• MondiC

    I’m sorry I know you “leftists” fetishize the so-called white working class, but they are contemptible. Many of those people have more wealth than the average middle class black family, but what do they do with it? They suck up welfare, for which they have contempt because blacks use it, and do meth. You can’t make them care about themselves That you, as a presumably anti-racist leftist, would stick up for these people who can’t care for their lives is sickening.

  • Stephen

    They take no personal responsibility and care for their own lives. Sad!

    And they also have too many cars on their front lawns and live in trailers. Kind of like how Asian Americans are good at math and women are overly emotional and Jews know the art of the deal. Facts!

    Why won’t leftists admit this stuff?

  • johnshaplin

    Clearly then, there are no average women, blacks,working class, gays etc.except as abstracted entities formed into a stereo-types for the purpose of ‘discourse’, another abstracted and stereo-typed thing. Perhaps characterizing public debate as discourse is to give it far too much credit.. Maybe today ‘discourse’ resembles PR and advertising strategies more than anything, pronouncements aimed at passive receptors to effect consumption, not an dialectical engagement of minds in an evolving consensus, or synthesis of opposing views. Well,no, there must be a discourse of sorts, ideas are synthesized and consensus evolves, but only over greater spans of time and in a manner that cannot be anticipated in the interplay of stereo-types and faux discourses of contemporary punditry. So, you see, the woking class does not uniquely suffer exclusion.

  • Graham Clark

    I’m sorry I know you “leftists” fetishize the so-called white working class, but they are contemptible… They suck up welfare… and do meth. You can’t make them care about themselves…

    I guess this is the “anger” stage of admitting that you’re a Rockefeller Republican.

  • Pán Odvážny

    77 percent of all minimum wage (or below) workers today are white. Half are white women,

  • Small quibble: Rockefeller Republican were moderates. MondiC sounds more like a Reagan Republican. Hmm. And that may not be fair to Reagan Republicans, because I don’t remember them expressing their snobbery as bluntly as MondiC does.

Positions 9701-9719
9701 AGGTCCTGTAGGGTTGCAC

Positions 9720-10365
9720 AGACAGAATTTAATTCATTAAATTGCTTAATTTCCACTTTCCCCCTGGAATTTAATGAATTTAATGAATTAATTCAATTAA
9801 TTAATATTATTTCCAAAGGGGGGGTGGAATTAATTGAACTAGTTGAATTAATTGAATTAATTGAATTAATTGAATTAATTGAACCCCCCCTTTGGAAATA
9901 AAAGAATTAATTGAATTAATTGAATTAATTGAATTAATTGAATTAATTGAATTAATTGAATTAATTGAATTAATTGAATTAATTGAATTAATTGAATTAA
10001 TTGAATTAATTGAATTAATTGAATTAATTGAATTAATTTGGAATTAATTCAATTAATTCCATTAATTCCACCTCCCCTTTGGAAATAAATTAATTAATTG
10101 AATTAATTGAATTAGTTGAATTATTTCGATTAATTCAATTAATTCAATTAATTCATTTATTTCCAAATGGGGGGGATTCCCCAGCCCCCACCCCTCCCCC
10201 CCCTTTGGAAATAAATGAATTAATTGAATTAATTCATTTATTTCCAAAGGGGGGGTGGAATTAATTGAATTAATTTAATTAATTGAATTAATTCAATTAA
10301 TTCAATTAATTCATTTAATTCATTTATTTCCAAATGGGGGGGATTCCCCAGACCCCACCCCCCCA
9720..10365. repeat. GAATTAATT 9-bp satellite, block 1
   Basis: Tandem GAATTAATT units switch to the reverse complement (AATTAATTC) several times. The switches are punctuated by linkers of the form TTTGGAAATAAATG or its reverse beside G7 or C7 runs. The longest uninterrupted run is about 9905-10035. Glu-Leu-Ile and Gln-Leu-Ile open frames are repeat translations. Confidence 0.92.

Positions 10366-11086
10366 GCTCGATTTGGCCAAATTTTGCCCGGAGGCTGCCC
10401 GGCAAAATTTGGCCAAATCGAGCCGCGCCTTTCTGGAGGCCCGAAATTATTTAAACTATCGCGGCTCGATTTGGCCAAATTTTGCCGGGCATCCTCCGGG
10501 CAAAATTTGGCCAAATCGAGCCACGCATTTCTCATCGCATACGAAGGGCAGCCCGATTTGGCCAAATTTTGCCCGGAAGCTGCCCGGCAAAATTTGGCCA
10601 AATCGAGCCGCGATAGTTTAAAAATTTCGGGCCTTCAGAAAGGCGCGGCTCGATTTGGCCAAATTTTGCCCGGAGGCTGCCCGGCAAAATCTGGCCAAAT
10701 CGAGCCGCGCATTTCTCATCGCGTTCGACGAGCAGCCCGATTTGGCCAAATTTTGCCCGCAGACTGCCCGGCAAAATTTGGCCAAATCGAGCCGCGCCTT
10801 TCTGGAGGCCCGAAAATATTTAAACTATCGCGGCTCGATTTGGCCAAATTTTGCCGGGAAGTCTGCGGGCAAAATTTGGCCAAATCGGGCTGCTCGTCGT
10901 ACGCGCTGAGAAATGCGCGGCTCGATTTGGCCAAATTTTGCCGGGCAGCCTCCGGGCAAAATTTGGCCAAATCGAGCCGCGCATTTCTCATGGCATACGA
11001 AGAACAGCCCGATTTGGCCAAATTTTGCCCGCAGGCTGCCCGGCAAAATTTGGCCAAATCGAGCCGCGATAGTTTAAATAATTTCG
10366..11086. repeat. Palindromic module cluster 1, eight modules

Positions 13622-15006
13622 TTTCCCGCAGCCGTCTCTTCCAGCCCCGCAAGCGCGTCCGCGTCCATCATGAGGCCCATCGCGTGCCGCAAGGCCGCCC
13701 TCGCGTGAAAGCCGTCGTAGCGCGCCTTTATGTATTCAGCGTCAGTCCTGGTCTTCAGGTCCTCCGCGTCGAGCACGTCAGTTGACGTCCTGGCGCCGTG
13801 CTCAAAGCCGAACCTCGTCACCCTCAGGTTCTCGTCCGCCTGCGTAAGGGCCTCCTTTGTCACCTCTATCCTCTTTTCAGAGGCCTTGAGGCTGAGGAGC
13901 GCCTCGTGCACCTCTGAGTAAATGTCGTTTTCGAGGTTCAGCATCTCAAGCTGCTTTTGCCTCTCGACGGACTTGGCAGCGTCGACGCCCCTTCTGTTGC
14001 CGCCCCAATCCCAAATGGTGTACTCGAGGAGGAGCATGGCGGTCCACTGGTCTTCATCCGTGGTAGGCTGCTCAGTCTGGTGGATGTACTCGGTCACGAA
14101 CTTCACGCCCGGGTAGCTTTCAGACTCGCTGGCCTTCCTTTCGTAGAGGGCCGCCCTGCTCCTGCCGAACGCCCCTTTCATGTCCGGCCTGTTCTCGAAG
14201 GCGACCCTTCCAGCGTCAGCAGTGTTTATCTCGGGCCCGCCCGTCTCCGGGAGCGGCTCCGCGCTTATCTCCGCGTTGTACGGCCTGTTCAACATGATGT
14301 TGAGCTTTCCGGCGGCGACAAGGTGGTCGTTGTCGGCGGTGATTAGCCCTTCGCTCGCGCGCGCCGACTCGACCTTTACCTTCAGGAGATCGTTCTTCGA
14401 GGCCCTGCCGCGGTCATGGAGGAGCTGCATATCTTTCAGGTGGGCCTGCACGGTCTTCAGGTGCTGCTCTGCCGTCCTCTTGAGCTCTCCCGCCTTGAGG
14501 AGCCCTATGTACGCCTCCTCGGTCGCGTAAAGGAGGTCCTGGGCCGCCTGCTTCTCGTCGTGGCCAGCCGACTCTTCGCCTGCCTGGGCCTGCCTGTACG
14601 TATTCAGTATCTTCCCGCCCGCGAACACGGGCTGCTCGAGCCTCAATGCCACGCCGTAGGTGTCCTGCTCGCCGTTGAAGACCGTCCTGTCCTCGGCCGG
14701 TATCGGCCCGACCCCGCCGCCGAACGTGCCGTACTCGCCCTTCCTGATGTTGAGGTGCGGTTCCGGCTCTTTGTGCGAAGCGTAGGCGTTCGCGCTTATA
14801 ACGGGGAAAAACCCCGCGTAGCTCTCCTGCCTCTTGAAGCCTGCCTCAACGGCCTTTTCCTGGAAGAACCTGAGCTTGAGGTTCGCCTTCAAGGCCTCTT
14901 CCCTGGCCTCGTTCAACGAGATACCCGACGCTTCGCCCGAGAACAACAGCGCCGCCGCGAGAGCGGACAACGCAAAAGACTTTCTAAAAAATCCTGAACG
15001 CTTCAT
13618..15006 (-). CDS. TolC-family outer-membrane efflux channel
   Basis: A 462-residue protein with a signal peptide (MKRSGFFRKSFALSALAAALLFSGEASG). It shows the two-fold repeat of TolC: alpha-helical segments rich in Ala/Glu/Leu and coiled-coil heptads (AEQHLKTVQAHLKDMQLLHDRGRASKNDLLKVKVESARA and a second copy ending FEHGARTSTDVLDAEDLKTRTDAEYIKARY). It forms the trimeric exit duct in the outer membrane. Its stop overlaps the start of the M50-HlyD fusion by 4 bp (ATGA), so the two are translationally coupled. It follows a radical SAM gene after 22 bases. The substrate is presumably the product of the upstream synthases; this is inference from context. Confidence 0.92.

• robert allen

    Wow, as a former meth user I am offended here, I could never get on welfare but must say crack is preferable

  • Baldie McEagle

    Wealthy white working class people are all on welfare and meth. You heard it here first!

  • Baldie McEagle

    Leftists take themselves too seriously! They should lighten up and engage in a little stereotyping once in a while!

    (Actually there are already too many complacent liberals who sneer at the supposedly racist, stupid, ignorant white working class.)

  • Baldie McEagle

    Surely another solution is to enable access to higher education for working class people. The problem won’t go away completely, but having more professors etc. who remember the experience of growing up semi-poor could not be a bad thing. Even if 50% fall into neoliberalism and snobbery, you’d still have the other 50% which has been expanded.

    (Free college!)

  • :Good pundit:.

    Hm. If this is sarcastic, then I don’t disagree. If it’s meant to seriously support the idea that an outsider, by dint of “education”, is able to objectively analyze a community that s/he isn’t part of: NO.

    Academics and experts are merely smilier weapons in the arsenal of the white supremacist and the oligarch. Shun them; seek no help from that quarter.

  • Baldie McEagle

    I agree—I don’t see education of the non-poor about the poor as being much of a solution. Plenty of good research is being done, but identification with a group is required for an academic to really push for them. This is because education imparts ideology. If the ideology is complacent and paternalistic, there will be no good effect.

    We have enough technocrats—we need POLITICS.

  • You really think it is impossible to objectively consider the needs of a community you’re not a part of? Why? I make no claims to be an unknowable being – why should I consider others to be so? And do you consider yourself unknowable?

  • working class … you give them all the privilege in the world


  • erniebornheimer

    “Discourse participants are not selected by random drawings. Rather they self-select. And that self-selection destroys any chance that they could be representative.”